Dogs who have eaten macadamia nuts have been known to experience weakness in their legs, vomit, shiver, have diarrhea and fever. Your dog might get all of the symptoms of macadamia poisoning, or just a few of them. Even one macadamia nut can seriously harm your dog, so contact a vet immediately if you suspect your pooch got their paws on these nuts or you notice any of the aforementioned symptoms.
Even though pine nuts are not on any lists of nuts toxic to dogs, it’s still not a good idea to feed them to your pet. High in fat and phosphorus, pine nuts can irritate your dog’s stomach even when eaten in small quantities. If your dog has eaten a large amount of pine nuts or has been eating them regularly, they might develop pancreatitis or urinary tract complications.
Brazil nuts are not toxic to dogs, but they are not suitable for them either. Dubbed as one of the fattiest nuts out there (and that says a lot), brazil nuts can upset your dog’s stomach and cause a myriad of digestive issues. Long-term, eating brazil nuts can cause pancreatitis in canines, so it’s best to avoid giving these fatty nuts to your pooch.
All things considered, nuts are not the best choice for your four-legged best friend. Even though not all nuts are dangerous for dogs, prolonged consumption of nuts can lead to canine obesity and serious health issues such as pancreatitis.
High in fat content and often sodium and phosphorus as well, nuts should not be a regular part of your dog’s diet.
If your dog happens to steal a nut or two from your stash, monitor their behavior. In case the nuts your dog ate were from the list of nuts you shouldn’t give to your pooch, contact a veterinarian to avoid any potential health complications.
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The Dog Owner’s Guide to Nuts and Seeds
By Elizabeth Xu
Food and dogs can be a tricky combination, as dog owners love sharing everything with their pets, including food. Sure, they have their own, but who can resist those pleading eyes? It can be hard to know what’s okay for dogs to eat and what should be avoided.
For example, can your dog eat a few sunflower seeds while you hang out at the park? What about some watermelon seeds as they scarf down a slice on a hot summer day? This guide will tell you everything you need to know when it comes to feeding your dog nuts and seeds.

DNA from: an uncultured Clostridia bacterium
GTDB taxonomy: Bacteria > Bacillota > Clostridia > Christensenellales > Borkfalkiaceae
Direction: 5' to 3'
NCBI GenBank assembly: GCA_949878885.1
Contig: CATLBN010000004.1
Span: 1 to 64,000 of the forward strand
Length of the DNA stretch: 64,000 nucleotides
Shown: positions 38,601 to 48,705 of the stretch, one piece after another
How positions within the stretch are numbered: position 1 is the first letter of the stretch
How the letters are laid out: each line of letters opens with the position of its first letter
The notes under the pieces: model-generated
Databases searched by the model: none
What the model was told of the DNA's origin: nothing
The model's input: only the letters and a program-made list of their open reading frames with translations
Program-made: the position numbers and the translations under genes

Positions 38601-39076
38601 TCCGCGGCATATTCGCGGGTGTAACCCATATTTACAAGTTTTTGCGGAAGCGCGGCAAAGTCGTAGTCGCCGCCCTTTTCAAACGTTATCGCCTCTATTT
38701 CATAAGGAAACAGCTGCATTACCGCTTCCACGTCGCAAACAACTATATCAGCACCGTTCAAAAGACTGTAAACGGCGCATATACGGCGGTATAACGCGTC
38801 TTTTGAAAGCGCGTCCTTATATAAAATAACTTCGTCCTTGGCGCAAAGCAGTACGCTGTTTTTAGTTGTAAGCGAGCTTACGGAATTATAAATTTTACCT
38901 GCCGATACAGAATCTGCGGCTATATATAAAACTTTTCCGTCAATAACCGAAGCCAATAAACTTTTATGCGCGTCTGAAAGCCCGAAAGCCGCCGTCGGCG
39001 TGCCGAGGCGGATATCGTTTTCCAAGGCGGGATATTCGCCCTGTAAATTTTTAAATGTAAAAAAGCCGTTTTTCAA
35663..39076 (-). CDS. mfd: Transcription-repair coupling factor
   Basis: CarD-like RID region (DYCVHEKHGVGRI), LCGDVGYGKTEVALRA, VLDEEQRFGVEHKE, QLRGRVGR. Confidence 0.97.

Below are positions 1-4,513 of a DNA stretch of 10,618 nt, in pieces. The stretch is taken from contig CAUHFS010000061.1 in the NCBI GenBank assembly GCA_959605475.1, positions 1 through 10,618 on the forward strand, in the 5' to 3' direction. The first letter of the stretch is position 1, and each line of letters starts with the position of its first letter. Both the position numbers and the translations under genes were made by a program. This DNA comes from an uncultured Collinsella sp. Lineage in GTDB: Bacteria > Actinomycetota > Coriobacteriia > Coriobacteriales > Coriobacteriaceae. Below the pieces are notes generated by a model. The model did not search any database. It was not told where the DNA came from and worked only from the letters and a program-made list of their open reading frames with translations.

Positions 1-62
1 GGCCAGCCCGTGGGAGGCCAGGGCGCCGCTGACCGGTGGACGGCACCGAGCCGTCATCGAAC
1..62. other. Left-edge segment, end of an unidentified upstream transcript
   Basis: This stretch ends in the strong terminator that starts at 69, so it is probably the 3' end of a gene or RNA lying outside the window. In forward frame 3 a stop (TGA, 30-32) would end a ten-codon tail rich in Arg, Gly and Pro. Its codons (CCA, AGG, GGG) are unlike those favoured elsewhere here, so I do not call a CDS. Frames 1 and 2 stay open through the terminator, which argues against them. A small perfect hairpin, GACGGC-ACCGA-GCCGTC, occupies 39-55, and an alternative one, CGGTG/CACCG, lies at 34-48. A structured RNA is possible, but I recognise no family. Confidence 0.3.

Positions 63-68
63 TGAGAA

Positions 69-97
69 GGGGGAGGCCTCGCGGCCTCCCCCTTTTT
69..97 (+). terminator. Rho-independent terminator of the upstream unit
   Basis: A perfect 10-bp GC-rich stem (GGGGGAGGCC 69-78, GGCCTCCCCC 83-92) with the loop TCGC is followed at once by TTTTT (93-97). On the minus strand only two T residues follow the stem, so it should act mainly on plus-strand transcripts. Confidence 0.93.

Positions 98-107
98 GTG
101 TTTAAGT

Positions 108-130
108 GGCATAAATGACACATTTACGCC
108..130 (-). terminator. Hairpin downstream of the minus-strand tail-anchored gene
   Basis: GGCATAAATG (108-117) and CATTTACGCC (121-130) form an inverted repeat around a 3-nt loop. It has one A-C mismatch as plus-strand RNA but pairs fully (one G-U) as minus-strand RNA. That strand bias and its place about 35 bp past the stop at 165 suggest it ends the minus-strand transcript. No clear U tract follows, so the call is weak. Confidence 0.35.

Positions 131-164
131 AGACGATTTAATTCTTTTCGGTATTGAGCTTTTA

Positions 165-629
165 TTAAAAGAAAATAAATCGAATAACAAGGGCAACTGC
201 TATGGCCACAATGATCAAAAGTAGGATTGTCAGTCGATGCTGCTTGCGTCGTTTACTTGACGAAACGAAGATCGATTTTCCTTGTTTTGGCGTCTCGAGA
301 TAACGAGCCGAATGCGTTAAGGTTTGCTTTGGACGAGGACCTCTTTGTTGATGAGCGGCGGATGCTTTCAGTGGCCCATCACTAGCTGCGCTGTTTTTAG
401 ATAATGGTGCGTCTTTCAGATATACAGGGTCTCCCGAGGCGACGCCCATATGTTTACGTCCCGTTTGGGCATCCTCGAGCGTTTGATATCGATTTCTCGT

Can Dogs Have Nuts?
Dogs can have some nuts, preferably unsalted, while others should be avoided. Nuts that are okay for dogs to eat include peanuts, almonds and cashews. As with any new foods, caution should be exercised: according to the ASPCA, the high fat content in nuts can cause vomiting and diarrhea in dogs.
Dog owners should not feed their pups macadamia nuts or black walnuts, as both can cause problems. Peanut butters with the artificial sweetener xylitol should also be avoided due to the chance of liver failure and hypoglycemia (low blood sugar), said Dr. Martha G. Cline, DVM at the Clinical Nutrition Department at Red Bank Veterinary Hospital.
And of course, any kind of chocolate-covered nuts are a no-go, since chocolate can be toxic to dogs.
Overall, sticking to those nuts that dogs can have and not giving your dog too many is key. “Feeding your dog a few nuts here and there is generally not a cause for concern, especially if the nuts are fresh,” said Dr. Carol Osborne, DVM and integrative veterinarian at Chagrin Falls Pet Clinic.
Can Dogs Eat Seeds?
As with nuts, dogs can have many seeds, but not all. Pet owners who enjoy sunflower seeds can feel free to give some to their canine friend after the shell is removed.
Osborne said that fruit seeds are also harmless for dogs, including watermelon, honeydew and cantaloupe seeds. Fruit pits, however, are different than fruit seeds, and The Humane Society says to avoid giving dogs cherry, peach, nectarine, plum and apricot pits.
Are Nuts or Seeds Dangerous for Dogs?
Some specific nuts and seeds are dangerous for dogs, but keep in mind that even nuts or seeds deemed okay for dogs can still be a health risk depending on the individual dog. Dogs with sensitive stomachs or a condition like pancreatitis shouldn’t have nuts because the dog would likely experience vomiting or diarrhea afterwards, Osborne said.
“Note that large nuts, like whole pecans and walnuts, by virtue of their size alone can cause stomach and/or intestinal upset or even an obstruction in a very small dog,” Osborne said. She also cautions that dog owners should avoid giving moldy nuts to dogs and should be especially wary of walnuts that have been lying outside too long, as mold could cause neurological problems like epileptic seizures.
As with anything in a dog’s diet, moderation is important. Cline said that although many pet owners like to give dogs peanut butter to help with medicine, peanut butter is calorie-dense and shouldn’t be overused. Dogs should receive the majority of their daily calories from food, not treats.
Can Dogs Benefit From Nuts or Seeds?
Opinions on whether dogs can benefit from nuts or seeds are varied. Cline said she doesn’t generally recommend nuts in her nutritional plans, though some owners do give them as treats.
They can, however, be good sources of Omega-3 fatty acids and protein, which many dog treats lack, Osborne said. Remember that your pup depends on you for safety and to keep her healthy, so talk to your veterinarian about any specific concerns you have regarding your dog’s diet, specifically as you start a new food regimen.